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Confessions of St. Augustine


Confessions of St. Augustine


“Thou hast made us for thyself and our hearts are restless till they rest in thee..”

St. Augustine's Confessions is one of the most influential and most innovative works of Latin literature.

Written in the form of a long prayer addressed directly to God, (for we have stumbled upon a human being at a primal moment: standing in prayer before God), Augustine's Confessions, the remarkable chronicle of his conversion to Christianity, endures as perhaps the greatest spiritual autobiography of all time.

Composed in the author's early forties in the last years of the fourth century AD and during his first years as a bishop, Augustine traces his “restless” life as a lost soul, how he was converted, and then moved to the corridors of high power of the imperial court in Milan.

He came to realize that far from being cleanly divided into light and dark, our vices are often misdirected virtues.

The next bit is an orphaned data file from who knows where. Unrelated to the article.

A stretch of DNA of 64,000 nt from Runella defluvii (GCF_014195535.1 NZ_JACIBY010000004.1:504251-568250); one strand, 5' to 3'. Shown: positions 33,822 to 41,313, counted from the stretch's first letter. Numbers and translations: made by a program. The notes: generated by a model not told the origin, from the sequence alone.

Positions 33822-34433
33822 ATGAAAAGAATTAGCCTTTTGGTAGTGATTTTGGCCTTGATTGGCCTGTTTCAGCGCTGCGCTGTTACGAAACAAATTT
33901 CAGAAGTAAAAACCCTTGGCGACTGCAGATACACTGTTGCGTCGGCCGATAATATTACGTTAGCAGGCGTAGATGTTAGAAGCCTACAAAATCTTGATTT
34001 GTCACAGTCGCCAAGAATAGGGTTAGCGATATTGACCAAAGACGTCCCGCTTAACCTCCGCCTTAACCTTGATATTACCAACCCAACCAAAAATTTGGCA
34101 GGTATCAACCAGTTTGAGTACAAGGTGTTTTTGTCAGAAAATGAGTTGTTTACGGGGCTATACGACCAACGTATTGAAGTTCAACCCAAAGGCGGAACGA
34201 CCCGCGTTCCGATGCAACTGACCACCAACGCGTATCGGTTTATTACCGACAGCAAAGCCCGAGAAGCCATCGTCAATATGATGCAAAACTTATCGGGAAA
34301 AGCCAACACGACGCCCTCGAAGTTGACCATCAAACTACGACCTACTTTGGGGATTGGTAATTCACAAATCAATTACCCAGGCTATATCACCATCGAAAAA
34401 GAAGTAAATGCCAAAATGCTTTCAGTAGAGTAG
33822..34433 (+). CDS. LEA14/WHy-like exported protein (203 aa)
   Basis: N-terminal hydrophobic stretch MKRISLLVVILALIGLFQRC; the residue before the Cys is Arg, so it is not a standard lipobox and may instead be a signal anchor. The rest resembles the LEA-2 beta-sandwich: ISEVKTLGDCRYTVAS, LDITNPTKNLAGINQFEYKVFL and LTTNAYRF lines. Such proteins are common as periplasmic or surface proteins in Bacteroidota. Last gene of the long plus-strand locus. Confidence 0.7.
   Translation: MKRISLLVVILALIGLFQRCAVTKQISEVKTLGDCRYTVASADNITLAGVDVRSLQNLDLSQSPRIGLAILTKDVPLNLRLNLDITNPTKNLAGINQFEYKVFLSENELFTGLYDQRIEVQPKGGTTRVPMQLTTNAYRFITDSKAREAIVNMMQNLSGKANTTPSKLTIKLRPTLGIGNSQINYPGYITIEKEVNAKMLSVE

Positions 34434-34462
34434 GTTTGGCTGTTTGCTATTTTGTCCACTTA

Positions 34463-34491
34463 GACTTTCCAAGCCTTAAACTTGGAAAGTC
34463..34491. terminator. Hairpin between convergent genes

The combination of brilliant dramatic set pieces and close emotional self-scrutiny makes Augustine’s Confessions read like the work of a great novelist or poet.

Many scholars consider Saint Augustine to be among the greatest and most influential fathers of the early church. And as you read his Confessions, you will find the confident humility that is common among those whom Jesus calls "great in the kingdom of heaven." Augustine writes as a common man, and so his words span time and tradition.

SAINT AUGUSTINE, the celebrated theologian who served as Bishop of Hippo from AD 396 until his death in AD 430, is widely regarded as one of the most influential thinkers in the Western world.

"Augustine lived the theology he wrote: he experienced the reality of Christ living in his own soul."

-Thomas Merton

"There has, quite literally, been no century of the sixteen centuries since the conversion of Augustine in which he has not been a major intellectual, spiritual, and cultural force."

-Edward Gibbon


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